Dave:   Given fertilizers are generally expensive to use in Africa – compared to other regions, with poor storage and transport infrastructure, how do you ensure smallholder access?

Esin:  The elevated price of fertilizer in many regions of Africa is mainly due to high transaction costs and the lack of local production and blending facilities. IFA works towards enabling and enhancing smallholders access by engaging in innovative partnerships with other stakeholders. These partnerships aims to provide the following catalysts for African smallholders:

  • access to credit, finance and insurance by retailers and farmers.
  • facilitated imports and the distribution of diverse fertilizer products.
  • Individual IFA members often invest in infrastructure: transport, handling, storage, and blending facilities.
  • We are also keen on developing mobile technologies to provide information on markets, extension services and prices.
  • IFA members also train extension workers to help farmers organize themselves.
  • Last but not least we work to disseminate best practices based on the integration of organic and mineral nutrients, balanced fertilization, and other good soil and crop management practices.

Dave:  Given recent talks at the UN about climate smart agriculture,  how should lower nitrous oxide (N2)) emissions – a greenhouse gas,  be implemented in fertilizer production? N2O is 300 times more potent than CO2. What financial commitments are required and within what implementation timeframe?

Esin: The fertilizer industry recognizes the importance of GHG emissions reductions and sees climate-smart agriculture as a vehicle for that. To this effect, IFA is a member of the Global Alliance for Climate Smart Agriculture.

Moreover, IFA encourages its members to minimize their direct emissions, to foster the reduction of emissions related to the use of fertilizers and, where possible, to contribute to the creation or expansion of carbon sinks. IFA encourage its members to act throughout the lifecycle of their products, from their production to their use by promoting industry best practices and supporting the development of innovative fertilizers and more efficient and effective application techniques in order to reduce nutrients losses to air, water, and soils to the minimum possible.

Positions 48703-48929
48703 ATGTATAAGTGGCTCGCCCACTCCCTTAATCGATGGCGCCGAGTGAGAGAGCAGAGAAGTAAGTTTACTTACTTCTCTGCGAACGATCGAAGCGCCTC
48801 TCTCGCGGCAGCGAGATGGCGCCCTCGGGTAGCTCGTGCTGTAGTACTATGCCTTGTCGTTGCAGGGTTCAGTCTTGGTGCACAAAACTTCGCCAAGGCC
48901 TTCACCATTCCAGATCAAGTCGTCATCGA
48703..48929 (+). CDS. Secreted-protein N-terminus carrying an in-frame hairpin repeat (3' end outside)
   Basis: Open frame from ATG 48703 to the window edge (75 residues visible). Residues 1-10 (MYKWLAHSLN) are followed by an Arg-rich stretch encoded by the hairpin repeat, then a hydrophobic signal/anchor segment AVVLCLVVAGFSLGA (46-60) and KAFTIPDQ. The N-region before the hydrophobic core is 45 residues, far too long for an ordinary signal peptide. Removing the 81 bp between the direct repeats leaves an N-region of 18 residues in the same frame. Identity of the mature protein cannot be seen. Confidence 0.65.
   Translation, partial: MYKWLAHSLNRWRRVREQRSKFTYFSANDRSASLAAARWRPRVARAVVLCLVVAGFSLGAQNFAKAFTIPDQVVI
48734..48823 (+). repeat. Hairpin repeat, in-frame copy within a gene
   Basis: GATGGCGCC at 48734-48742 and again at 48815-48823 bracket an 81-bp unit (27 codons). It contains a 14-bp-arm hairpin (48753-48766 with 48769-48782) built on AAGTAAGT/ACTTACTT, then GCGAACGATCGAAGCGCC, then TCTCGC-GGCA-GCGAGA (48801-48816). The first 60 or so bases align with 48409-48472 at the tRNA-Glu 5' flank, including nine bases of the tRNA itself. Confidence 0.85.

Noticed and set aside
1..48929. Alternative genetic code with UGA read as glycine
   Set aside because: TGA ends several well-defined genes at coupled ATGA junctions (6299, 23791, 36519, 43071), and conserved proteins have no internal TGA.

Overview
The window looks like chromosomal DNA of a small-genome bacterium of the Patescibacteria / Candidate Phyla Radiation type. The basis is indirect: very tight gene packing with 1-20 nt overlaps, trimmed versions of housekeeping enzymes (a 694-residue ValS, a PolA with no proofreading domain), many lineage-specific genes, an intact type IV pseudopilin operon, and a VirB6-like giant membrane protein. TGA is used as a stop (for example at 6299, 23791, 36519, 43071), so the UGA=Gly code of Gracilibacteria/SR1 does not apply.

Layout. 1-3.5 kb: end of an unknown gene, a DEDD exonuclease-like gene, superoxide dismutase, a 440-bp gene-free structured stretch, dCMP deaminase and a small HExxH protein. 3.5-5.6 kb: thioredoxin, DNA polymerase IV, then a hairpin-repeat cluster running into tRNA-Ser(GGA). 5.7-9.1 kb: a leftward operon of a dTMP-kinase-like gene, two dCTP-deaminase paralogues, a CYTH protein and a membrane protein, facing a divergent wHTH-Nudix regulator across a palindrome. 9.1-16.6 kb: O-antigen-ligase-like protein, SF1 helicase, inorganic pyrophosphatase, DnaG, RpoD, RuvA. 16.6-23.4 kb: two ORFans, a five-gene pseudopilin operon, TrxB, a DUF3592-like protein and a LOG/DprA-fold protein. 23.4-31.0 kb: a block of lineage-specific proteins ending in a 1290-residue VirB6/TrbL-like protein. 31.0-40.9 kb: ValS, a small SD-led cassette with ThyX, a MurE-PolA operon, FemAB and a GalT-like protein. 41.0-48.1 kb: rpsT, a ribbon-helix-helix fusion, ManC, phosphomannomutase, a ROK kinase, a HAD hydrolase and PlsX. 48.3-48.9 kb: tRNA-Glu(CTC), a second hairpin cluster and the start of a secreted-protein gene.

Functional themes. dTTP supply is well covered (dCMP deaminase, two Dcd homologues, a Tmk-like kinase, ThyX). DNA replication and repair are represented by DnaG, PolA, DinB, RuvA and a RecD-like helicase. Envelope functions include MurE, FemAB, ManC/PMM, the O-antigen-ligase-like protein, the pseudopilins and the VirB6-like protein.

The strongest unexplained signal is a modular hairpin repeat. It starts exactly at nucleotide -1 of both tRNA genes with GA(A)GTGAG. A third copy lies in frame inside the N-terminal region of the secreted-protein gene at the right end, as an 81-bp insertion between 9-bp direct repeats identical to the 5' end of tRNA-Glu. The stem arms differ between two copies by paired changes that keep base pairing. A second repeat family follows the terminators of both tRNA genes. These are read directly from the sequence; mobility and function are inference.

GHG are mostly produced from ammonia production processes. IFA encourages its members to adopt best available technologies (BAT) to reduce emissions. New technologies for nitrogen oxide (NOx) capture have been developed and adopted.

IFA members are reducing their carbon footprint by investing in energy efficiency and emission control technologies. Modern fertilizer plants are rapidly approaching the theoretical minimum energy consumption for ammonia production. Conversely, phosphate fertilizer production has become largely energy and greenhouse gas neutral, due to energy co-generation activities during sulfuric acid production.

Dave:   The Green Revolution in India, in some places like the Punjab, has now reached the limits of crop yields with indiscriminate use of fertilizer, with its resulting harmful effects on soils and human life. How do you see the Green Revolution in Africa evolving differently? e.g. in many places of Africa where soils are degraded, use of fertilizers is not a magic bullet for increasing yields. Soil organic matter needs to be rebuilt first.

Esin: The Green Revolution in Punjab has not reached its limit. As far as fertilizers are concerned, the fertilizer subsidy policy currently in place in India encourages unbalanced fertilizer use. If the Indian policy is revised to rebalance the ratio between nitrogen fertilizers and phosphate, potash, sulphur and micronutrient fertilizers, the room for increasing productivity in a sustainable manner is still substantial.